Your search results
How to Buy a House With Your Dog
Pets matter. Your dog isn’t just an animal, your cats have preferences and personalities, and really, pets are family members (I know my own dog is, anyway!). So when you buy a home, what do they think? Will your pets love your new place just as much as you do?
Here are five factors to keep in mind if you want to buy a wonderful home for you and your pet.
1. Neighborhood noise. Is the house right next to I-5, or is it tucked away in Laurelhurst? Constant loud noises can overwhelm pets—and they don’t have the option of retreating to an office during the day. Your pets value peace and quiet just as much as you (if not more than you).
2. Parks and piddle-places. Your dog needs regular walks, and it certainly needs places to relieve itself. Is there a small neighborhood park tucked away on the street? If a home doesn’t have a yard, does it have a place for your dog to “go” within a minute’s walk of your front door? These don’t have to be large areas—but they have to be close. Your early-morning self won’t be too gung-ho about long, necessary bathroom treks. Just remember: that swanky two-bathroom apartment downtown could be a zero-bathroom apartment for your dog.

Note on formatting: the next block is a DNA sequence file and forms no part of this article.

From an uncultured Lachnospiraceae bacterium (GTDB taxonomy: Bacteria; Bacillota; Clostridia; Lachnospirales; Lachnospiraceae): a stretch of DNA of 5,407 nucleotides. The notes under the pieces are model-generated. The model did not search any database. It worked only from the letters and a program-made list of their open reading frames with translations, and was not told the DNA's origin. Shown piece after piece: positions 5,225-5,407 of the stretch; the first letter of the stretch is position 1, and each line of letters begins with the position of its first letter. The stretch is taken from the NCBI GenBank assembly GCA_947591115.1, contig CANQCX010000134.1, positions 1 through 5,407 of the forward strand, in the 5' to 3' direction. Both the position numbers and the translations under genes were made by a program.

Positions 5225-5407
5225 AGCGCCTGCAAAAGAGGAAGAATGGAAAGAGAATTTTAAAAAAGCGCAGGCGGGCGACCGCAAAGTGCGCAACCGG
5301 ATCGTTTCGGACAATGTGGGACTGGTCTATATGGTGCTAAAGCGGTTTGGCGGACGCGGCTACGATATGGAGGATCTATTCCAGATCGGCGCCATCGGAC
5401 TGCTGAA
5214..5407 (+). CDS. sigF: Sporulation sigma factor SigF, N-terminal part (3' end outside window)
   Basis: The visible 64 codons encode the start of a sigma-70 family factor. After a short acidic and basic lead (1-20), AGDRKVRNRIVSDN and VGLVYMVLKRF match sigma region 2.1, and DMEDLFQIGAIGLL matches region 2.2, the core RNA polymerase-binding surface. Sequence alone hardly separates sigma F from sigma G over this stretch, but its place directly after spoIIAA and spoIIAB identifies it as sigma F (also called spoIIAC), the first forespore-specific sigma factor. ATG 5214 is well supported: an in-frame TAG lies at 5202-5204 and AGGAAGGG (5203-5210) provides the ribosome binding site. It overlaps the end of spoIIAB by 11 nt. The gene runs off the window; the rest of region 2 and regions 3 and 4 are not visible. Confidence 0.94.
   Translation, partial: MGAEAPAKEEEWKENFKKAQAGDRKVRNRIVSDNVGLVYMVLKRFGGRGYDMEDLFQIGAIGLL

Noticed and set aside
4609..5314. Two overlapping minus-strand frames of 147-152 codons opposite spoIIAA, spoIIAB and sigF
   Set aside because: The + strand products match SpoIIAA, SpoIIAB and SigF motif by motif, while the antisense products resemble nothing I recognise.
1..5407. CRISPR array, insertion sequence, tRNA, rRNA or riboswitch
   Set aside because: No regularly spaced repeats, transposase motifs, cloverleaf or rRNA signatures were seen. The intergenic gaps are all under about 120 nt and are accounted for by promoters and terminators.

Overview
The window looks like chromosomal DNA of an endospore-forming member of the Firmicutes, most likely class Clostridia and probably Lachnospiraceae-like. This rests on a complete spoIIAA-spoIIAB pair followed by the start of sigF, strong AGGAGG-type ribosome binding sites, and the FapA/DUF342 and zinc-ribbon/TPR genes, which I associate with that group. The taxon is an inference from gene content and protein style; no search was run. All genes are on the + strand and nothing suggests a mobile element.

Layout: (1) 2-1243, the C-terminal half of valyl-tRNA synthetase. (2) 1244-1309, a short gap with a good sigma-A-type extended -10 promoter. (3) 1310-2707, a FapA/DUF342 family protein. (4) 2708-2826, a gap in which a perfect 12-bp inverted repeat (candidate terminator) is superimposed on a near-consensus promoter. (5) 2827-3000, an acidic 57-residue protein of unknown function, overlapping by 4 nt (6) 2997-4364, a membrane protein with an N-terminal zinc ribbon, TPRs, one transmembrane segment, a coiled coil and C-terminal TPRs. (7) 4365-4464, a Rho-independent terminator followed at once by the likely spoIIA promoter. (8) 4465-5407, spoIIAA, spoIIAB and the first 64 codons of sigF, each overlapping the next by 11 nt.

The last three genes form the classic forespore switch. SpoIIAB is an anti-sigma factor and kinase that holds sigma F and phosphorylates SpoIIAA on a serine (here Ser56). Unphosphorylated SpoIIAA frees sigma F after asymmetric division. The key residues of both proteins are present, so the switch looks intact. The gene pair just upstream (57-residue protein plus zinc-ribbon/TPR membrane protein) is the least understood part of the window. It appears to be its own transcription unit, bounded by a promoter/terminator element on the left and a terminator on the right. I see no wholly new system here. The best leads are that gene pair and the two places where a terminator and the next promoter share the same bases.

3. Stairs. Remember when your puppy encountered stairs for the first time? Super cute. But when your dog nears the opposite side of its life, those stairs become just as difficult to manage again, but this time without the cuteness. If you have an old dog, or if you plan on staying in a house for many years, make sure it doesn’t force your dog to tackle a huge number of stairs on a regular basis.
4. Pet-purposed places. Does the home have an out-of-sight location for a litter box? What about a large laundry room or mudroom where you can wash your dog after a muddy hike? A home shouldn’t be all about the features you need—your pet has needs, too!
5. Hard floors. Hard floors are good and bad for pets. If your pets are young (or old), accidents happen, and cleaning hardwood or linoleum is much easier than cleaning carpet. However, dogs often lose their footing on hard, slick surfaces—they scramble to find traction, and can eventually avoid those hard-floor rooms altogether. You’ll have to make a decision about hard floors based on your individual pet.